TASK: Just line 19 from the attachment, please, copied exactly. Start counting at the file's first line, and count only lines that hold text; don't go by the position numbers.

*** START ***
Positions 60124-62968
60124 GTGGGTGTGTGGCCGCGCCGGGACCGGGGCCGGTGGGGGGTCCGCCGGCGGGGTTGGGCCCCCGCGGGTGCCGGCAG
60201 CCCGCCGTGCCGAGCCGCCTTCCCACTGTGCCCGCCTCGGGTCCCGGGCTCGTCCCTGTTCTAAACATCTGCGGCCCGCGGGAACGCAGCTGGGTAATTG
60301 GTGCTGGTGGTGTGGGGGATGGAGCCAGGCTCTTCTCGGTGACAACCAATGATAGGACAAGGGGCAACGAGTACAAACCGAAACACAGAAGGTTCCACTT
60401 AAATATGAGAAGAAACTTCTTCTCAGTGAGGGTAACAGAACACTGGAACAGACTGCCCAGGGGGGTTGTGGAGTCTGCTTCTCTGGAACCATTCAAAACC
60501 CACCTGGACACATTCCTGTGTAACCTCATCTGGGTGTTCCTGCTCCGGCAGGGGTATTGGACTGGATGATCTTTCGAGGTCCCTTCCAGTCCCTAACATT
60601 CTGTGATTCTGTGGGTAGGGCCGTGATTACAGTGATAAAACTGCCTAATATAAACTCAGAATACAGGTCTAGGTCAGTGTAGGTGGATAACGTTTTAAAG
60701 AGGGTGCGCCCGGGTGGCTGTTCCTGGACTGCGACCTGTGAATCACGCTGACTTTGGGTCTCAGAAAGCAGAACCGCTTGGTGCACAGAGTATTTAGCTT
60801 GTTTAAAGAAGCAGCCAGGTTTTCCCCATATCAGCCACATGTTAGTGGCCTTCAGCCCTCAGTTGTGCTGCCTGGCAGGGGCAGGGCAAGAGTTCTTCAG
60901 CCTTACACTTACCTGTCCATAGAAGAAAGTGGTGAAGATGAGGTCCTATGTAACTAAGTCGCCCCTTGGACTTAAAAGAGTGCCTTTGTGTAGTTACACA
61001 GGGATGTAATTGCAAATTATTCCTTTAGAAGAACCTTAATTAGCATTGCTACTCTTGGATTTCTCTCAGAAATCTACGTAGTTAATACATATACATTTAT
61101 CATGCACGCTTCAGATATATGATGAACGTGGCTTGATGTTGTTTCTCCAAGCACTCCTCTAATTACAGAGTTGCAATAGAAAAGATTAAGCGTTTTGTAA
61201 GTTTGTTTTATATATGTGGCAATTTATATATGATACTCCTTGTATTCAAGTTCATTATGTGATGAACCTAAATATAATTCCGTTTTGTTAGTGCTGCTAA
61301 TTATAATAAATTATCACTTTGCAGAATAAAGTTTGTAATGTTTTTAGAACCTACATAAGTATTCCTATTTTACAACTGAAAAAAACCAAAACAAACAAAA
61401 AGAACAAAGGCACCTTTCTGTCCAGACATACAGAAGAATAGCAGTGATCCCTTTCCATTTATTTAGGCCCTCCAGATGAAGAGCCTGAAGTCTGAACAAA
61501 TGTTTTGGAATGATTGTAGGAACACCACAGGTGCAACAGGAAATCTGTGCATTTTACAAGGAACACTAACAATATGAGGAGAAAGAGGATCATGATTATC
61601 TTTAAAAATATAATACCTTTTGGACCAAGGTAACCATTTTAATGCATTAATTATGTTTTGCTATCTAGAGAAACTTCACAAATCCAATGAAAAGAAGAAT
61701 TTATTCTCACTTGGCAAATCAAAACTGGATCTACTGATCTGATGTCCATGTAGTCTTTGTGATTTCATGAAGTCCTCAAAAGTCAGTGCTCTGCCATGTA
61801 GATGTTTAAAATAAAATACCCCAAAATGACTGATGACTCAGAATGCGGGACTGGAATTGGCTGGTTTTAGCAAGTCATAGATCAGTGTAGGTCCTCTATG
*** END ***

61801 GATGTTTAAAATAAAATACCCCAAAATGACTGATGACTCAGAATGCGGGACTGGAATTGGCTGGTTTTAGCAAGTCATAGATCAGTGTAGGTCCTCTATG